Labor and Employment

Does My Employer Need to Give Me Time Off for Religious Holidays?

By Sachi Barreiro, Attorney, University of San Francisco School of Law

Employers have a duty to reasonably accommodate their employee’s sincere religious beliefs, unless it would cause undue hardship. The standard here is less onerous than for accommodating a disability though. If an accommodation would require more than a minor cost, the employer does not need to provide it.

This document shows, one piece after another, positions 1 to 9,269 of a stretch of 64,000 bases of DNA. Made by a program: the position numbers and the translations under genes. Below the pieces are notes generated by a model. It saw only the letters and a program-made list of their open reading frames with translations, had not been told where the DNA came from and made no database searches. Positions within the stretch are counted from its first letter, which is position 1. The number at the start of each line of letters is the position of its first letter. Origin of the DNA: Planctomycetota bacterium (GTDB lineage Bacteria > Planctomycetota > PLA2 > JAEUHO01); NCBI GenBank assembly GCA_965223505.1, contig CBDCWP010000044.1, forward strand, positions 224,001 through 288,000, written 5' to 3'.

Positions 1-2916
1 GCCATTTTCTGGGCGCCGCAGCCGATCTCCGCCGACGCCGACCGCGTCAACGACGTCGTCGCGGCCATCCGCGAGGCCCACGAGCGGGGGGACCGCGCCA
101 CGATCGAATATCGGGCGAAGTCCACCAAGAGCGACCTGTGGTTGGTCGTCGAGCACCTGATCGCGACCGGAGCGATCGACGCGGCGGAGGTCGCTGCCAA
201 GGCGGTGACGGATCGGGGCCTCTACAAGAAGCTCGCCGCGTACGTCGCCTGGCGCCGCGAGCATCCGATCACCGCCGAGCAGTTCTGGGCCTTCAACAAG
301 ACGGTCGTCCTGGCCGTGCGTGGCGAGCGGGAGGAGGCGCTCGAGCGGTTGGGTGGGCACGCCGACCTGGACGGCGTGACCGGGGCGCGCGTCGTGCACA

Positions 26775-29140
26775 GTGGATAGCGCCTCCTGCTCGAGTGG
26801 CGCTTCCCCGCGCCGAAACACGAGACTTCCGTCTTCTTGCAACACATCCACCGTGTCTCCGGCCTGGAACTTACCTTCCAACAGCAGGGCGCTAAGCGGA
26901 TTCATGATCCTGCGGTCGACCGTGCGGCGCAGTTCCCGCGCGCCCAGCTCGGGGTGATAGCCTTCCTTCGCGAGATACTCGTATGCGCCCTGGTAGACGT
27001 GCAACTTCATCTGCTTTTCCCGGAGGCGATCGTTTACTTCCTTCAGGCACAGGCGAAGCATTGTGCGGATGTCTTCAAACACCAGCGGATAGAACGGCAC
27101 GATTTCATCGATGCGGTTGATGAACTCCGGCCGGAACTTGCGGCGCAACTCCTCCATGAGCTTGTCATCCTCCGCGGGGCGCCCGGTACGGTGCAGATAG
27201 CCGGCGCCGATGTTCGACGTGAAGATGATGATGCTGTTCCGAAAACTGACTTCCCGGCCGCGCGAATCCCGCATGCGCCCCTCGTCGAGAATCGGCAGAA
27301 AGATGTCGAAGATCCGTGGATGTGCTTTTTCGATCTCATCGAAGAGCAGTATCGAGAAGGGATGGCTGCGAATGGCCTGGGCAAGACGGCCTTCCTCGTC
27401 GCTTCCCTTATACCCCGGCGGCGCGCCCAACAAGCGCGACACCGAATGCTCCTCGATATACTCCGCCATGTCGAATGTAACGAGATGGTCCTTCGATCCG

Accommodations for religious beliefs often take the form of changes to work schedules or dress codes. For example, if a Jewish employee requests not to be scheduled on Rosh Hashanah, the employer may need to schedule another available employee for work that day. Or, an employer may need to make an exception to a strict dress code to allow a Muslim woman to wear a Hijab.

Go to the main employment discrimination FAQ for employees page.

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